Ben Galvan brought a Texas metropolitan developer to the three-story CivilCorp building to ask what he should do with an empty 25,000-square-foot space on the second floor.

The developer answered with two words: “Google co-working.”
Galvan, president of engineering company CivilCorp, started researching the idea. About a year later, he opened the first co-working space in Victoria on Jan. 3: The Office at CivilCorp.

The space is designed for entrepreneurs, freelancers, designers, startups or anyone who wants to collaborate with others in a professional open office space, Galvan said.

“It’s a new trend that is happening in the bigger cities,” he said. “I thought it would be something cool to have in Victoria.”

Clients of business owners who rent the office space will be greeted by a virtual receptionist, a touch screen that will ring the cellphones of the long-term tenants using the space. The receptionist space is complemented by a painting of iconic Crossroads buildings done by Roger Salazar, a CivilCorp technician, and a lobby with a modern feel.

Office space can be rented by the day, week or month. Executive offices can only be rented for a minimum of six months at a time.
The space offers free Wi-Fi and printing for everyone and lockers for long-term tenants.

“Synergy: If you’re sitting in your living room confined to your space, I think you’ll get a whole lot more out of a work environment where you can bounce ideas off of other people,” Galvan said. “It’s really a millennial idea.”

The space offers 14 open desks, three offices and one conference room. Large windows in the space overlook the Club at Colony Creek golf course.
A kitchenette and free coffee are also provided.

Eddys Velasquez, 25, Brain Bank Media owner, was the first tenant to use the space Wednesday. The company offers marketing and advertising strategies to businesses to increase the flow of customers.
Velasquez usually works from his home, he said.
“That’s one of the reasons I came to the office, just trying to get out of the house environment,” he said. “This is a way to get away from the distractions. At the house, I have my sisters and grandmother.”
Velasquez found the space on Craigslist by searching for open office spaces in Victoria on Google.

Through the space, Velasquez might be able to meet other people with similar businesses, which could spur new ideas for his business, he said.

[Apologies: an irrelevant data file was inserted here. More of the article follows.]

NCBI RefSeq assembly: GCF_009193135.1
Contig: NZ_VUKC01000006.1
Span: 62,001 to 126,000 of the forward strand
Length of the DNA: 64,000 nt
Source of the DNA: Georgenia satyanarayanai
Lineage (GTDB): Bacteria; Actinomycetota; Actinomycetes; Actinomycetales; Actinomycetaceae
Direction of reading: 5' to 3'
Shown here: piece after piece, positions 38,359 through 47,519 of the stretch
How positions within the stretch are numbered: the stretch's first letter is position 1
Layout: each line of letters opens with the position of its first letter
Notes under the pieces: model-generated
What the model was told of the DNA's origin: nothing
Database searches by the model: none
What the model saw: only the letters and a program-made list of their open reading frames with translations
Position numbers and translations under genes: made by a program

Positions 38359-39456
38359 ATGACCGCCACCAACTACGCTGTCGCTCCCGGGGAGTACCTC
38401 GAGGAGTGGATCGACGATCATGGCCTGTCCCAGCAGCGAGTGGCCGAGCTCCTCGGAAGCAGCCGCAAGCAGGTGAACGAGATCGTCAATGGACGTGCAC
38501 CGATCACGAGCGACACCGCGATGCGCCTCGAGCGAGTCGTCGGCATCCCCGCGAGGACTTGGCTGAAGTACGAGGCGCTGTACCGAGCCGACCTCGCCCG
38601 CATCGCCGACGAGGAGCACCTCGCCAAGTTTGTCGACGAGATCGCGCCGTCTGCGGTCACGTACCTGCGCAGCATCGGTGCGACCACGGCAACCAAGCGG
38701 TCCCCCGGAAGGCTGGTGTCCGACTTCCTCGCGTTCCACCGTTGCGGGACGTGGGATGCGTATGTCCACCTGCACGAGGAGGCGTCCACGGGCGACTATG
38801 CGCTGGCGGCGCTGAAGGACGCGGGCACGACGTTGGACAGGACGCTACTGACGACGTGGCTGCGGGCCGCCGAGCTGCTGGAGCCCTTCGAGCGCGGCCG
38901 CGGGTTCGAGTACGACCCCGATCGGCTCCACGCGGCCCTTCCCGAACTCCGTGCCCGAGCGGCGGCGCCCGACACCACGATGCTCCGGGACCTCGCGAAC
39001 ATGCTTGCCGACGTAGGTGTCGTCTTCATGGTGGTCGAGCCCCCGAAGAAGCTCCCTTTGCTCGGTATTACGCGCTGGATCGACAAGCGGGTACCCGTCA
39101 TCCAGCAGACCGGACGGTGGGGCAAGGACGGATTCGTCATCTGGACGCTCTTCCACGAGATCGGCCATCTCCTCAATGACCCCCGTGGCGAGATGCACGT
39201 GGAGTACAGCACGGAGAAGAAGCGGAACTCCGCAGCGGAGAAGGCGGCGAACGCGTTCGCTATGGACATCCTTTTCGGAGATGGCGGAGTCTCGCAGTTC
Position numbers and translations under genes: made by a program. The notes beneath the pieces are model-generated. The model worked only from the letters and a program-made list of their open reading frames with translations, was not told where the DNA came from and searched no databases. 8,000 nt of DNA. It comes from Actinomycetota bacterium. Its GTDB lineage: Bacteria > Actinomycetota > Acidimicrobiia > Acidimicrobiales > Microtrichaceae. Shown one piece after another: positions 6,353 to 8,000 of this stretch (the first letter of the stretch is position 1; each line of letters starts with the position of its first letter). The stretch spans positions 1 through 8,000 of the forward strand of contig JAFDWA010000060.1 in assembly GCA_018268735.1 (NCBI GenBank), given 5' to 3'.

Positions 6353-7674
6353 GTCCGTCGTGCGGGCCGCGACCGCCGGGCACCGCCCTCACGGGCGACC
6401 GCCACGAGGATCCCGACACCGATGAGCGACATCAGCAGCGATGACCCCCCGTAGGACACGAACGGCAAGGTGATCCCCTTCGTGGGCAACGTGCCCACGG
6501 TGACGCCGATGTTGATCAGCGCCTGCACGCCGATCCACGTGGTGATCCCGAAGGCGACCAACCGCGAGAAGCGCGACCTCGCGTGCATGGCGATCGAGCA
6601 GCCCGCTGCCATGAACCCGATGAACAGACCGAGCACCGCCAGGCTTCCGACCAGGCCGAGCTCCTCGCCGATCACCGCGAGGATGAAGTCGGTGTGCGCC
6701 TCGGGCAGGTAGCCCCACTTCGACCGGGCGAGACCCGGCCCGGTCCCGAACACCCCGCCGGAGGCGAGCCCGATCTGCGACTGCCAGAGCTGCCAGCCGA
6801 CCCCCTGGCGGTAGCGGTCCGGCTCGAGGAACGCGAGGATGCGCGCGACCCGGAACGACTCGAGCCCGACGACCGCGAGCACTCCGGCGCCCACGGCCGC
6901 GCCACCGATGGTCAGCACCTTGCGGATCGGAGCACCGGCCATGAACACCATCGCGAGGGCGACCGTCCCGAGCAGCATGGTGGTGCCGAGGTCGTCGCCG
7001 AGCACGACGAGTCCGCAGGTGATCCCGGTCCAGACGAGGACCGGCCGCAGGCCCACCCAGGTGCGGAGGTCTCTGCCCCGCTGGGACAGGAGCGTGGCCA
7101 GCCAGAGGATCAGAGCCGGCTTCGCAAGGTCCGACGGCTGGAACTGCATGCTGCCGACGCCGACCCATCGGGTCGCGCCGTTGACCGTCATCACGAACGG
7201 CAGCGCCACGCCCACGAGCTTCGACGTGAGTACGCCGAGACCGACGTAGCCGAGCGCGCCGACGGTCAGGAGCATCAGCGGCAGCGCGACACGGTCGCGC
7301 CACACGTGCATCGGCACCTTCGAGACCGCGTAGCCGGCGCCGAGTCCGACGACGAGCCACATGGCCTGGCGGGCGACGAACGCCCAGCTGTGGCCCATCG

“This would be a great place for anyone who is looking to focus or anyone looking for a community” he said. “Sometimes, in a lot of our types of businesses, we work by ourselves. Coming to a place like this, you probably have all types of different people: graphics, design people, marketing people.”

In a space like The Office at Civil Corp, people who are starting their businesses can meet people who will help them along the way, Velasquez said.

Co-working spaces are unusual for mid-sized cities like Victoria and more common in large metropolitan areas, said Dale Fowler, Victoria Economic Development Corporation president.
“In a small market like ours, with some of the work that is being done by Victoria College and UHV and their degree plans in technology as well as entrepreneurship, the timing may be just right for Victoria,” he said.
The space could become a model for other mid-sized cities, Fowler said.

“Hopefully, starting businesses will spin off from that space and develop their companies to become larger,” he said. “This gives someone an opportunity to start small. As they become more successful and grow their business, they can move on to larger spaces.”
The concept of co-working is different, said Joe Humphreys, University of Houston-Victoria Small Business Development Center director.
“As a (baby) boomer, boomers are so traditional in their thinking, and this is so non-traditional,” he said.

This gives business owners who operate out of their homes the opportunity to have a professional space to meet clients without a long-term commitment, Humphreys said.

“This is almost like a virtual office where they can have an address, they can have this location that they can work out of, but it doesn’t cost too much,” he said. “It really gives a startup or a small business real opportunities.”

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